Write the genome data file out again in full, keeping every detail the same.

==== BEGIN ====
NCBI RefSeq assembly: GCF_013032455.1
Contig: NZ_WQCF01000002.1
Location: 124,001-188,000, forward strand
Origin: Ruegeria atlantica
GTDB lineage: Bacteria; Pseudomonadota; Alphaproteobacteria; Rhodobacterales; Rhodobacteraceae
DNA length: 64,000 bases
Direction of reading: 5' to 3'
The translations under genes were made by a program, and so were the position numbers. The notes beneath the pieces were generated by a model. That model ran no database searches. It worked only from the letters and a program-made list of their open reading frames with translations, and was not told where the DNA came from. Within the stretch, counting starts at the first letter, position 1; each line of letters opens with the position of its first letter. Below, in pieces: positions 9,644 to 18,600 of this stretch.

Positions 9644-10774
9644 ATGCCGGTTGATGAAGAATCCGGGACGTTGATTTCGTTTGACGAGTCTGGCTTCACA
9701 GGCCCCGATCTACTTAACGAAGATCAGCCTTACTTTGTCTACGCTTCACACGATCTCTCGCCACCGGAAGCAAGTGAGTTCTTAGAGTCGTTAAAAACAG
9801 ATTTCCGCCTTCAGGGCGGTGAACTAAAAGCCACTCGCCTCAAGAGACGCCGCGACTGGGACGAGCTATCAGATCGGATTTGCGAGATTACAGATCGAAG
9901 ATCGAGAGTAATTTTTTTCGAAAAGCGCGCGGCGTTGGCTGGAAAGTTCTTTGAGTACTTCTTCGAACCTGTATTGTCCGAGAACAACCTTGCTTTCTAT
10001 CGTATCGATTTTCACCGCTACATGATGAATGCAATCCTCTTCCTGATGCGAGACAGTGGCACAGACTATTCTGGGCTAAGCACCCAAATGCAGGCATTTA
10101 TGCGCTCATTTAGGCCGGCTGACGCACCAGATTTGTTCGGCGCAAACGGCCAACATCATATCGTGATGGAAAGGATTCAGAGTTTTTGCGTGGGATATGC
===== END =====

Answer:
NCBI RefSeq assembly: GCF_013032455.1
Contig: NZ_WQCF01000002.1
Location: 124,001-188,000, forward strand
Origin: Ruegeria atlantica
GTDB lineage: Bacteria; Pseudomonadota; Alphaproteobacteria; Rhodobacterales; Rhodobacteraceae
DNA length: 64,000 bases
Direction of reading: 5' to 3'
The translations under genes were made by a program, and so were the position numbers. The notes beneath the pieces were generated by a model. That model ran no database searches. It worked only from the letters and a program-made list of their open reading frames with translations, and was not told where the DNA came from. Within the stretch, counting starts at the first letter, position 1; each line of letters opens with the position of its first letter. Below, in pieces: positions 9,644 to 18,600 of this stretch.

Positions 9644-10774
9644 ATGCCGGTTGATGAAGAATCCGGGACGTTGATTTCGTTTGACGAGTCTGGCTTCACA
9701 GGCCCCGATCTACTTAACGAAGATCAGCCTTACTTTGTCTACGCTTCACACGATCTCTCGCCACCGGAAGCAAGTGAGTTCTTAGAGTCGTTAAAAACAG
9801 ATTTCCGCCTTCAGGGCGGTGAACTAAAAGCCACTCGCCTCAAGAGACGCCGCGACTGGGACGAGCTATCAGATCGGATTTGCGAGATTACAGATCGAAG
9901 ATCGAGAGTAATTTTTTTCGAAAAGCGCGCGGCGTTGGCTGGAAAGTTCTTTGAGTACTTCTTCGAACCTGTATTGTCCGAGAACAACCTTGCTTTCTAT
10001 CGTATCGATTTTCACCGCTACATGATGAATGCAATCCTCTTCCTGATGCGAGACAGTGGCACAGACTATTCTGGGCTAAGCACCCAAATGCAGGCATTTA
10101 TGCGCTCATTTAGGCCGGCTGACGCACCAGATTTGTTCGGCGCAAACGGCCAACATCATATCGTGATGGAAAGGATTCAGAGTTTTTGCGTGGGATATGC